Book review: New novel explores racism, justice
This book review of "Small Great Things," by Jodi Picolt, is written by Virgie DeNucci, a bookseller at Off the Beaten Path. This review was originally published in Steamboat Pilot.
“Justice will not be served until those who are unaffected are as outraged as those who are.”
“Small Great Things” begins with these words by Benjamin Franklin and sets the central themes for this novel: racism and justice. Author Jodi Picoult weaves a complicated story based on the true life of an African American nurse in Flint, Michigan, whose circumstances parallel Ruth, the main character of the novel.
Picoult’s novel is told from three points of view: Ruth, a successful 20-year veteran labor and delivery nurse; Turk, an outspoken white supremacist skinhead who flaunts a swastika tattoo on his head; and Kennedy, a white woman and a passionate public defender, who believes that, though she will never be rich, she will at least be able to look at herself in the mirror each night.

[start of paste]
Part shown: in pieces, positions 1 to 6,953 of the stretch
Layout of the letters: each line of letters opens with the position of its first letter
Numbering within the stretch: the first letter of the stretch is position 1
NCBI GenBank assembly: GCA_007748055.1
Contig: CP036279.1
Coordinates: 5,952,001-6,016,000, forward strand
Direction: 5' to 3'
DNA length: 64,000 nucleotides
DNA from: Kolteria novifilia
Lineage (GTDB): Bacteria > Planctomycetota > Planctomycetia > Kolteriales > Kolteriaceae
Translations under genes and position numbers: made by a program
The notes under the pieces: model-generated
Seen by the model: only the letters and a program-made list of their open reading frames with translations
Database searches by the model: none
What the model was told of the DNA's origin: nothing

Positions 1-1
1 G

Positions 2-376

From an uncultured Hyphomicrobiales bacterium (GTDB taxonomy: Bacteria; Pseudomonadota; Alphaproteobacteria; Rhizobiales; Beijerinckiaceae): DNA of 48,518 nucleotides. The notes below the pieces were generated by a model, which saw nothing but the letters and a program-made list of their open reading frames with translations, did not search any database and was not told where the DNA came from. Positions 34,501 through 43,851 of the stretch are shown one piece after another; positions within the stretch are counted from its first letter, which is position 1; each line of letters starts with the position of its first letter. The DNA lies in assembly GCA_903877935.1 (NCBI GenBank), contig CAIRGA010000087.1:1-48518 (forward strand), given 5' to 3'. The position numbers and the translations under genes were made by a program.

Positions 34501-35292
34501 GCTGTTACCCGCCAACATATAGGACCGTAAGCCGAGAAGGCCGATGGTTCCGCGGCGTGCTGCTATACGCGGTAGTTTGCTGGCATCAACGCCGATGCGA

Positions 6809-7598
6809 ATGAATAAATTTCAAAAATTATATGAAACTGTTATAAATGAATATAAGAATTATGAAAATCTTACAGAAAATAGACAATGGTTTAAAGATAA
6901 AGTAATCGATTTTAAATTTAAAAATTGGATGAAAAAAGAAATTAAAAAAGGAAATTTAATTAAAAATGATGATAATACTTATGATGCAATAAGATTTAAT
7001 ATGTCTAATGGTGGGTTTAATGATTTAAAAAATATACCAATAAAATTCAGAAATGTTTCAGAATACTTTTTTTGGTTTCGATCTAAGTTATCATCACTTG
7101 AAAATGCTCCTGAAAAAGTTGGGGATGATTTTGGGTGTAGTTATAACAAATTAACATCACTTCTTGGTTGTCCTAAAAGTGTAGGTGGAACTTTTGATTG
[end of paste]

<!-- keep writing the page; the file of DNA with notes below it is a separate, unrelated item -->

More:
Turk and his wife have a baby son who was born at Mercy-West Haven Hospital. Ruth, a neonatal nurse, is assigned to care for the newborn baby, Davis, and his mother, Brit. When Ruth arrives to conduct a routine check on Davis and Brit, Turk demands that no African American be allowed to care for his baby or his wife.
Several days later, following the baby’s circumcision — a routine medical procedure — a medical emergency occurs within the hospital, and in the confusion, Ruth is left alone to monitor the newborn. Within minutes the baby goes into cardiac distress, so Ruth tends to him until the medical team arrives. The baby dies.
The parents file criminal murder charges against Ruth. This is where the novel begins, then proceeds through the trial. The story flashes to the past to understand each character’s background.
Much of the story centers on the evolving relationship between Ruth and Kennedy, her defense attorney. Kennedy advises Ruth against bringing up race in a criminal trial, explaining it is one of those unspoken rules of the courtroom. Juries don’t respond well when one uses the “race card.”
I don’t want to spoil the last day of the trial, but I will mention that it effectively ties together the purpose of the story.
“Small Great Things” takes a raw, critical look at racism, specifically, the subtleties that perpetuate, instead of change, a flawed system. Active racism is easy to spot, but passive racism is more difficult to discern.
This novel made me ponder and reconsider how I really think and feel about these issues. In my opinion, this powerful book is written for our times and will generate deep discussions for book clubs.